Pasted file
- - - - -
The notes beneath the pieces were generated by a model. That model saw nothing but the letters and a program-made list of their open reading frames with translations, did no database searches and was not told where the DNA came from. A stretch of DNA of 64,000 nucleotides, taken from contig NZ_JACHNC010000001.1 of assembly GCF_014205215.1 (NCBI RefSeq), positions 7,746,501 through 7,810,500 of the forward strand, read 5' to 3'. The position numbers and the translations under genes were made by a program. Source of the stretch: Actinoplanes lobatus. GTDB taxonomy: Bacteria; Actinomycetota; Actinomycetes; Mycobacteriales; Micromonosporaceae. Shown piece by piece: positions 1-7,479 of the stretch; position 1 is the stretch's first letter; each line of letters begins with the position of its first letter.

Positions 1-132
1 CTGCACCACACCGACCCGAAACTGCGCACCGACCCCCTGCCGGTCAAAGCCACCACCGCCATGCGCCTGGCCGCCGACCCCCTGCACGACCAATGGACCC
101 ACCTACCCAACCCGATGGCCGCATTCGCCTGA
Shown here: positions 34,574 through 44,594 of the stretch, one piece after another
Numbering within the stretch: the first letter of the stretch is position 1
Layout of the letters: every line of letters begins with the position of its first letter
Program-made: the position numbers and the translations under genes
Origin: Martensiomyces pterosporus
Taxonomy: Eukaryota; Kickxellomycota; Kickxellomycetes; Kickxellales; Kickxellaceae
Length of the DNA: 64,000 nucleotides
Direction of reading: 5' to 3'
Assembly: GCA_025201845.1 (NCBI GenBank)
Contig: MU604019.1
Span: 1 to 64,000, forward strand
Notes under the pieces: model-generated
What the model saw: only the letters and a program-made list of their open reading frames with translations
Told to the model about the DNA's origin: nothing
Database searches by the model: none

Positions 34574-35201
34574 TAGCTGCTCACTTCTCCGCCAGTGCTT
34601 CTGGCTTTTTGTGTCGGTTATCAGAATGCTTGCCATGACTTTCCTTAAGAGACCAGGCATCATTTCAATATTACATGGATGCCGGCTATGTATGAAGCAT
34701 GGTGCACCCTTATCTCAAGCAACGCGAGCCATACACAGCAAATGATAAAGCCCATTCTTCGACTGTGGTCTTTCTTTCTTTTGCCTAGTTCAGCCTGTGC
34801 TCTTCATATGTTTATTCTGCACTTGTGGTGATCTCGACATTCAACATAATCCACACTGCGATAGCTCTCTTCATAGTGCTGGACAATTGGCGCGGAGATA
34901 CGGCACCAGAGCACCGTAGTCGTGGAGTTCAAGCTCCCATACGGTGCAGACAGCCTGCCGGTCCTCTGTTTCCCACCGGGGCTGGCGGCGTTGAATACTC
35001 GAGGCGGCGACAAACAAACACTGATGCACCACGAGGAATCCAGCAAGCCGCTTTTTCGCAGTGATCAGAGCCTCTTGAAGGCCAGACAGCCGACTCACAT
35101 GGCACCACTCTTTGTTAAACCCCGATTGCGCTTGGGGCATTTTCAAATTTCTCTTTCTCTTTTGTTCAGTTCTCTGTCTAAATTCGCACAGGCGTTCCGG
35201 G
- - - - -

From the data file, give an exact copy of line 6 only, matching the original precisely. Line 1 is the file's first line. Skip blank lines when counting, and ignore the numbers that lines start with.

Numbering within the stretch: the first letter of the stretch is position 1